AdWords Tips: All About Keywords

By: Ryan Cole

As you probably know, Google AdWords is a pay-per-click marketing system, which is a great way to get traffic to your site. But if you don’t know the ins and outs, it can end up costing you a lot of money and not making you any.

So, what’s the key to success with AdWords? Well, I wish I could tell you there were one or two simple tricks, but the fact is, the best way to ensure success with AdWords is to be familiar with every aspect of the system. This will likely take weeks or months of research, plus a few bucks spent testing out a real AdWords account. However, you can greatly increase your chances by following this bit of advice: don’t skimp on the keyword research!

Maybe you had it in your head that you could go through your site, grab 20 or 30 words or phrases, load them into an ad group, and you’d be watching the traffic and sales pour in. This is simply not the case. Keyword research should be the most time-consuming part of setting up any campaign; not only that, but you should be doing it all the time. That’s right – never stop building your keyword list. Okay, now let me explain a few things:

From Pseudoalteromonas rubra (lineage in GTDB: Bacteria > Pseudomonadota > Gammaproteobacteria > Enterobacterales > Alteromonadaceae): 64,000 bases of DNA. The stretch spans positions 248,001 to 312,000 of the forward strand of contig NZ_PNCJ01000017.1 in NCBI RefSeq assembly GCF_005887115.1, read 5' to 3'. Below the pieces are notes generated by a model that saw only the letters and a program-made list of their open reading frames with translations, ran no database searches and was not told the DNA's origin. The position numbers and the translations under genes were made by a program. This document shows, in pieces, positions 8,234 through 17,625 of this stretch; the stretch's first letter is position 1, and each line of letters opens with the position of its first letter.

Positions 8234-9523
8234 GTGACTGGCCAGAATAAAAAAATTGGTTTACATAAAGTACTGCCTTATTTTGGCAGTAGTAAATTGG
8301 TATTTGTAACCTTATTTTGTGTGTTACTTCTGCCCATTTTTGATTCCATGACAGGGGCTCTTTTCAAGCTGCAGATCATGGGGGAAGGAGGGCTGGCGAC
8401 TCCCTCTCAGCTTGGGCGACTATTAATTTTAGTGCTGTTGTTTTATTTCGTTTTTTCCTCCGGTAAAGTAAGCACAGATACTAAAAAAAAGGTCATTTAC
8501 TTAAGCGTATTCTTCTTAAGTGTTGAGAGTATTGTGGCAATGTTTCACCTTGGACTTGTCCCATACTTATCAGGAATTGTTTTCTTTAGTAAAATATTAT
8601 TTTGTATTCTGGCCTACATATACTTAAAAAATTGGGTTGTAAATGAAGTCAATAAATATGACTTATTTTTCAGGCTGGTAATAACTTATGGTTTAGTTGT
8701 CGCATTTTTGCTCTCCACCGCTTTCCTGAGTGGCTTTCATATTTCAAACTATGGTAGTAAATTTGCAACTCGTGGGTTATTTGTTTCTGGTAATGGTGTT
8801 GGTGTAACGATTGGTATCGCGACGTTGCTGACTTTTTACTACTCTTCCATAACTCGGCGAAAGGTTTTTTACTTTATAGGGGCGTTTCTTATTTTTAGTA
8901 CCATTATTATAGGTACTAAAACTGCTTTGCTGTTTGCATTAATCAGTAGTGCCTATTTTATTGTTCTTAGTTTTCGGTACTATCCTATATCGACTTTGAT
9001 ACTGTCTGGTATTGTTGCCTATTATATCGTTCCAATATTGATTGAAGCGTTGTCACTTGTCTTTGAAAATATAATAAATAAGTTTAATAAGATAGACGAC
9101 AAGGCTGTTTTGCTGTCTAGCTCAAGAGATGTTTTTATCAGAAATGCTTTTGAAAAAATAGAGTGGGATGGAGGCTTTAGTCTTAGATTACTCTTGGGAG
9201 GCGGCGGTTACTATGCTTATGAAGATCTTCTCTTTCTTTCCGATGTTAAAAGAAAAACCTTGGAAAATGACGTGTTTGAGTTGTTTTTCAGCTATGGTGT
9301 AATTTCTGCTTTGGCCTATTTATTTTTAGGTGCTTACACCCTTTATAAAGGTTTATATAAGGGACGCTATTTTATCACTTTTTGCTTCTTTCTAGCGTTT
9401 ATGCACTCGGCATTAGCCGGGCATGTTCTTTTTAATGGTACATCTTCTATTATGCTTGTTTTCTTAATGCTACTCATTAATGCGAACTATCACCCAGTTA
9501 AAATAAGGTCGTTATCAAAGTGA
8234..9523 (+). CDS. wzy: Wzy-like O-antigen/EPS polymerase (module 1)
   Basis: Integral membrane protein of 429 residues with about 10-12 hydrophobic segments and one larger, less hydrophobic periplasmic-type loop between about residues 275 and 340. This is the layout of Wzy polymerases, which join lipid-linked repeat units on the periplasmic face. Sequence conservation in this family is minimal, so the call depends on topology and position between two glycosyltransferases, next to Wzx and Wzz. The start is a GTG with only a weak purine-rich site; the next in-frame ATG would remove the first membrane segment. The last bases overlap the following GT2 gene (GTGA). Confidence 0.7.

First, you need to understand how Google uses your keywords to show your ads. You place a bid that determines your maximum cost per click (CPC) for each keyword. This can be different for every single keyword, if you wish. This bid does not represent the amount you’ll pay for each click (like on Overture); this is just the maximum you’ll ever pay for any single click. For example, if you have a max CPC of $0.50 set for a keyword, you’ll only have to pay the full amount if someone else bids $0.49. If that person decides to lower his bid to $0.30, you’ll only pay $0.31. This is because Google’s bid discounter only charges you one cent more than the next highest bidder, no matter what your max CPC is. Theoretically, then, you could bid $10 or even $100 and still only pay $0.31 for a click.

But that’s not all! As you start getting impressions (i.e., your ad shows up in the search results) and clicks, you’ll have a click-through rate (CTR). This represents the number of clicks you receive per 100 impressions. Here’s the really beautiful thing about AdWords: the higher your CTR, the lower your click cost. Because Google values relevance, you’ll receive a bonus for having a relevant ad, and CTR is the primary indicator of how relevant your ad is. So, let’s say you’re competing with someone for ad position No. 3 on the search results page for a particular keyword. Your max bid is $0.50 and his is $1. He should be way above you, right? Not necessarily. Suppose you have a CTR of 5%, and his is only 1%. Google factors in CTR when calculating ad positions, so you end up with this: max CPC